Margaret Bashaar: I haven’t started a new press in seven years, but I think the most rewarding thing for me when I first started HGP was probably interacting with each of my poets in person for the first time. I do my best to actually meet the people who I have published face to face, and it’s almost always a really fantastic, heartwarming thing.
Juliet Cook: Feeling like you’re being a personal part of the poetry community. Feeling like you’re creating what is meaningful to you and making a small but powerful difference to a few others.
Spending some personal time and energy and creative attention and genuine care focusing on other poets you appreciate and admire and helping their voices be heard.
Receiving meaningful tidbits of positive feedback and support directed at your press’s chapbooks’ innards as well as their design.
Having a few people who seem to actually care about and appreciate what you do and genuinely enjoy it.
Being your true creative self and helping to share a few other true creative selves.
M. Mack: The most rewarding part of running a press is directly contributing to the publishing landscape. Sometimes this also feels daunting. Pay attention when you feel uncomfortable and see if you need to make changes. One of my favorite parts is when people handle our books and ephemera and explore them. I like exhibiting for this reason—showing people how things are made. It is also really great when I bring a Gazing Grain text to one of my classes as an example of a book form and my students get excited about it. One of the most fun things for us is that Gazing Grain is a project of Fall for the Book literary festival, so we launch our chapbooks at Fall for the Book’s two annual events. Our authors and runners-up come to read, and our local editors get to present the brand new book or ephemera to the authors and get to know them. This is another good thing about going to big events like AWP, getting to see your authors and put together events for them.
Juliet Cook’s poetry has appeared in a peculiar multitude of literary publications. She is the author of more than thirteen poetry chapbooks, most recently including POISONOUS BEAUTYSKULL LOLLIPOP (Grey Book Press, 2013), RED DEMOLITION (Shirt Pocket Press, 2014), a collaboration with Robert Cole called MUTANT NEURON CODEX SWARM (Hyacinth Girl Press, 2015), and a collaboration with j/j hastain called Dive Back Down (Dancing Girl Press, 2015). Cook’s first full-length poetry book, Horrific Confection, was published by BlazeVOX in 2008 and her second full-length poetry book, Malformed Confetti, is forthcoming from Crisis Chronicles Press. In addition to her writing, Cook creates other art too, such as semi-abstract painting/collage art hybrid creatures. She is also the editor of Blood Pudding Press (poetry chapbooks in print) and Thirteen Myna Birds (a poetry focused online blog style lit mag). You can find out more at www.JulietCook.weebly.com.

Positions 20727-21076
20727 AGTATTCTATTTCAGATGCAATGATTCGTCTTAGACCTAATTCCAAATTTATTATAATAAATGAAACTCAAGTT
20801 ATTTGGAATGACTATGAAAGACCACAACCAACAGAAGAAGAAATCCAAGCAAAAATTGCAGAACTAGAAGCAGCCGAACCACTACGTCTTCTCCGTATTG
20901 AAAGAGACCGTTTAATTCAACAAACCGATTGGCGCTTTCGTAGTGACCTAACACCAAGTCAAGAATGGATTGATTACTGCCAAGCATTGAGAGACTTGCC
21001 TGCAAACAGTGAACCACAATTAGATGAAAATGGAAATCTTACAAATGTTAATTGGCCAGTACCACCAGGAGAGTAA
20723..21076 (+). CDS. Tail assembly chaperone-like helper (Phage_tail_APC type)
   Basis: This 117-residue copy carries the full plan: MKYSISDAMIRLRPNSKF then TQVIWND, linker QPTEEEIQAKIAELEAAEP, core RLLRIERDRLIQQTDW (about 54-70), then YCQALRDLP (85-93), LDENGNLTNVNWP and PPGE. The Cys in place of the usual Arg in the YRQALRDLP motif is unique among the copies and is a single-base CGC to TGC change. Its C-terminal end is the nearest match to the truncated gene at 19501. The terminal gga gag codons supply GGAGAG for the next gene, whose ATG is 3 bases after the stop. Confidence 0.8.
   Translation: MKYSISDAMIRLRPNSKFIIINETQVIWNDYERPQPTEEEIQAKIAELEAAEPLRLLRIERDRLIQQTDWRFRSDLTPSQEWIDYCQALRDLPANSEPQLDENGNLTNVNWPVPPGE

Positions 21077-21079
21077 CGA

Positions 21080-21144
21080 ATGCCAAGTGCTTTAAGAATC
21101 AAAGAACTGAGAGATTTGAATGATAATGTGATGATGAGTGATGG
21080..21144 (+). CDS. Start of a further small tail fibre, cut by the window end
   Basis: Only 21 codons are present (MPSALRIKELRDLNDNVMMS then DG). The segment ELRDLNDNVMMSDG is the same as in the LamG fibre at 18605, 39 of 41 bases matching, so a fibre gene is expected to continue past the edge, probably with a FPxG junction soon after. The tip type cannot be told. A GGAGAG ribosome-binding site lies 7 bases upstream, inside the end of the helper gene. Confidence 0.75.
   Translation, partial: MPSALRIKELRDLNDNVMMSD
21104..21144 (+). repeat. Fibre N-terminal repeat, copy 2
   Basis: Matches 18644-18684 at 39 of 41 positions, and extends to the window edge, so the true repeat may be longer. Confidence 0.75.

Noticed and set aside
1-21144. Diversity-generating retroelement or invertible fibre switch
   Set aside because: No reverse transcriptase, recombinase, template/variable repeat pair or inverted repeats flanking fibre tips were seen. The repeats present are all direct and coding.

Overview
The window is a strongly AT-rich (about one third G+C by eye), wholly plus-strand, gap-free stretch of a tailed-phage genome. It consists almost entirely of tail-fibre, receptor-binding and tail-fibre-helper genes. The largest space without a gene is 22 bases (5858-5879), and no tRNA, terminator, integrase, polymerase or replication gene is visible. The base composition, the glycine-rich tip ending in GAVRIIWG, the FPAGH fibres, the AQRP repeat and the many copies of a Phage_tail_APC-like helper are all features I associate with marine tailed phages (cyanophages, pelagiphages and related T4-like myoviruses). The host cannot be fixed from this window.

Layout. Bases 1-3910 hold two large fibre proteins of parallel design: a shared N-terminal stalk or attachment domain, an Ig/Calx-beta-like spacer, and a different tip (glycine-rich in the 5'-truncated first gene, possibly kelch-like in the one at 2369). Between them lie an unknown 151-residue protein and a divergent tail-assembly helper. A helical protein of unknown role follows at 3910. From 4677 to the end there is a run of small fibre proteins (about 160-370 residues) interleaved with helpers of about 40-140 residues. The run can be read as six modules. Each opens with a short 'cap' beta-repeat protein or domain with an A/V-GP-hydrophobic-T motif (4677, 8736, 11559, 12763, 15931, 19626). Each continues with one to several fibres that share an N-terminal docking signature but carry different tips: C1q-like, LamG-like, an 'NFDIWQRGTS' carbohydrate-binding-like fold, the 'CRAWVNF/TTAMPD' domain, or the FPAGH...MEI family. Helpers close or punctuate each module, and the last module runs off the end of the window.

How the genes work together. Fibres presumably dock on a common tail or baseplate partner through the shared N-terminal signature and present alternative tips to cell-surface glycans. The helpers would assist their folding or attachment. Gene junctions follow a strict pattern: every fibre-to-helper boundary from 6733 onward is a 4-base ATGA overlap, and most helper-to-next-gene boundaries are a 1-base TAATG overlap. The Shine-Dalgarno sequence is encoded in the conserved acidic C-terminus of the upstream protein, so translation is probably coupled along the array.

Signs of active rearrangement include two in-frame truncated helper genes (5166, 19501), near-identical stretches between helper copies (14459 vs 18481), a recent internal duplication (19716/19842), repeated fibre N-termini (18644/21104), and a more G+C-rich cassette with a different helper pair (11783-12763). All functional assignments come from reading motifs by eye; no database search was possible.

Margaret Bashaar is the founding editor of Hyacinth Girl Press with co-editor Sarah Reck. Her first book, Stationed Near the Gateway, was published by Sundress Publications in 2015. She has published three chapbooks; Rungs, written with Lauren Eggert-Crowe (Grey Book Press, 2015), Letters From Room 27 of the Grand Midway Hotel (Blood Pudding Press, 2011), and Barefoot and Listening (Tilt Press, 2009), and has a fourth chapbook, Some Other Stupid Fruit, forthcoming from Agape Editions. Her work has also appeared in or is forthcoming from journals such as The Southeast Review, Rhino, New South, So to Speak, and Copper Nickel, among others. She hails from Pittsburgh where she co-runs the annual arts anarchy event, FREE POEMS, with Rachael Deacon, and works to destroy classism in the literary world in whatever way she can.
Carly Joy Miller’s work has appeared or is forthcoming in The Adroit Journal, Blackbird, Boston Review,Gulf Coast, and elsewhere. She has been nominated for a Pushcart and was a finalist for the Stadler Fellowship. She is a contributing editor for Poetry International and a founding editor of Locked Horn Press.
M. Mack is a genderqueer poet, editor, and fiber artist in Virginia. Ze is the author of Theater of Parts (Sundress Publications, 2016) and three chapbooks: Mine (Big Lucks Books, forthcoming 2016), Imaginary Kansas (dancing girl press, 2015), and Traveling (Hyacinth Girl Press, 2015). Hir work has appeared in such places as cream city review, Hot Metal Bridge, Menacing Hedge, and The Queer South (Sibling Rivalry Press, 2014). Mack is a founding co-editor of Gazing Grain Press, an assistant editor for Cider Press Review, and the monster maker behind What Is Reality Plushies.